things die

“I kill everything.” people tell me that all the time - a blanket apology to all the leaves that have wilted under their watch. the world is covered with seemingly good people whose black thumbs have slain millions of plants. plant serial killers. call the plant police.

well, murderers. wipe the chlorophyll off your hands. sometimes things also just die. without being neglected, over-watered, poorly potted or improperly sunned. it’s sweet of you to carry the weight on your shoulders, but give yourself a break. you aren’t the master of your plants, you’re just a friend. help when you can, reap the benefits of good times and just like anything else in life, you have to let go when the time comes. 

there are plants called annuals. they live for a season and then die. zinnias will die. vegetables will die. you will plant seeds, watch them grow, move them outside, pick food and then one day the leaves will seem yellow and dry. sickly. the vines will wither. blossoms will no longer swell to make fruit. you didn’t kill it - it died. it always would. there are equal parts germination and decomposition. fruit and rot. life and death.

other plants are perennials. they only seem like they die. they dry, wither, turn black, stubby. you look at your pot of mint with black sticks that used to be leaves and think, “it’s dead,” but it’s not. nothing can be green all the time. the life force is resting in the roots, conserving energy for better weather and fresh rain. one day your potted wasteland will have a tiny green leaf poking out of a black stump. in a few weeks there will be so many green leaves you won’t remember what it used to be. you will sit with it through a hard time, and it will survive.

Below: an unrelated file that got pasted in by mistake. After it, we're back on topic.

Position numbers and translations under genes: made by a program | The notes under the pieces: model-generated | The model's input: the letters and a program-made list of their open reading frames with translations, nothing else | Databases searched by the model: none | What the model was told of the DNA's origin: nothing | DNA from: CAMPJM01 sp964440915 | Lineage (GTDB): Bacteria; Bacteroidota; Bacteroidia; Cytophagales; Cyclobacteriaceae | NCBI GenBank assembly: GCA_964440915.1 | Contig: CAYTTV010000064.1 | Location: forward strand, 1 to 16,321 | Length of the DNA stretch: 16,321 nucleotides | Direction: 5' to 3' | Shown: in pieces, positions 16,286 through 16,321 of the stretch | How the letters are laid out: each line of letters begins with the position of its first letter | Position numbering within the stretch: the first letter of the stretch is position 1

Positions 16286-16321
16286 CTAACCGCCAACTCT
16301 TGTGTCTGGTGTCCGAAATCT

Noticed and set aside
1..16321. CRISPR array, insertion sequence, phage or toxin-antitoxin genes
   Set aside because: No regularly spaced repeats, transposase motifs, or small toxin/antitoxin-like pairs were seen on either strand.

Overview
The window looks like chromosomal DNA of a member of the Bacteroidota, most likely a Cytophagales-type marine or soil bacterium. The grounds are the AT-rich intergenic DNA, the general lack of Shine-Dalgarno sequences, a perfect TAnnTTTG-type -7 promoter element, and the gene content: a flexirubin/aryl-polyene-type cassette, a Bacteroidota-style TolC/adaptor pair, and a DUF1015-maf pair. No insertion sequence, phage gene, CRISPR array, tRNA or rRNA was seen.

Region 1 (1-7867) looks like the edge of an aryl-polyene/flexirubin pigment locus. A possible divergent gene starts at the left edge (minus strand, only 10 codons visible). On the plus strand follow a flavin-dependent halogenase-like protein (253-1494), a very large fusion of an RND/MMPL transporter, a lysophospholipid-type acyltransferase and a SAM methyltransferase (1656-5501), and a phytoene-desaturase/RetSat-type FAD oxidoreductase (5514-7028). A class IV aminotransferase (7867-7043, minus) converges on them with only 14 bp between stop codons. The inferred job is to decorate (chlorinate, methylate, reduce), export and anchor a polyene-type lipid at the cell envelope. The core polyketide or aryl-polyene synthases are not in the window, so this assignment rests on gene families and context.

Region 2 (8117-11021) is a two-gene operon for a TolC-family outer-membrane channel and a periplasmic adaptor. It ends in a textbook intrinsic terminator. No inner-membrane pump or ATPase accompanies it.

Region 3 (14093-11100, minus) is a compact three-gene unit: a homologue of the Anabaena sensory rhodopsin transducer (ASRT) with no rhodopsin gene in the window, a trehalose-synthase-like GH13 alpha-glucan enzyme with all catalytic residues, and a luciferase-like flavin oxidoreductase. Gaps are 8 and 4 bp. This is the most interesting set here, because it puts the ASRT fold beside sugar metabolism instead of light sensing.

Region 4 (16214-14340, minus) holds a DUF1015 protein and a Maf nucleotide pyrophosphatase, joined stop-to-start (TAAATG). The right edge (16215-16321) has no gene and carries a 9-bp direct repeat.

a plant that does not want to die, won’t. and a dead plant gives you its future in a seed, whether you plant it or not, and it knows its own way. you will plant strawberries on the left side of your yard and next spring find them growing out of cracks in your driveway. birds help, wind helps. you aren't in charge of everything, you're just paying attention.

meanwhile, this also applies to everything.

shit poem no. 4

nothing tastes like the ingredient list, 

looks like
the product description

or feels like
sailing away
finding you
losing myself.

except everywhere i wasn't
supposed to
taste it
           see it
                    feel it.
find it and
                lose it.

if i die tending my blessings;
feel for a pulse in my curses.



I have yet to met a completely whole person. 

Arms and legs, yes, people have those. But the construction that lies inside our hearts and minds - the bricks and scaffolding around who we are and what we want. I've never met anyone who was finished with that project. 

I can't say this with absolute certainty, but I think everyone has a hole. Some have a smallish, gravelly pothole like "I miss my great grandmother's biscuits on Thanksgiving." Others have gigantic, crater-made holes like "I'm divorced." And others still have deeper holes - where you stand at the precipice and look down, throwing rocks into the dark waiting to hear them rattle at the bottom, but you never do. Those holes are "I never met my dad," or "my mother died when I was very young" or "I lost a child." These are things we didn't ask for or choose - we couldn't have stopped them with better planning or more caution. The meteor fell from space and it fell on our block. Now the hole is our hole. It's your hole. I'm sincerely sorry, by the way. Life sucks.

The only choice you have is to cope with the hole. Build around it. String up a net. Try not to fall in. Throw food in it. Booze. Maybe if you throw enough tequila in it you can make a tequila swimming pool and just fucking drown. There are days that sounds like a true relief, if I'm honest.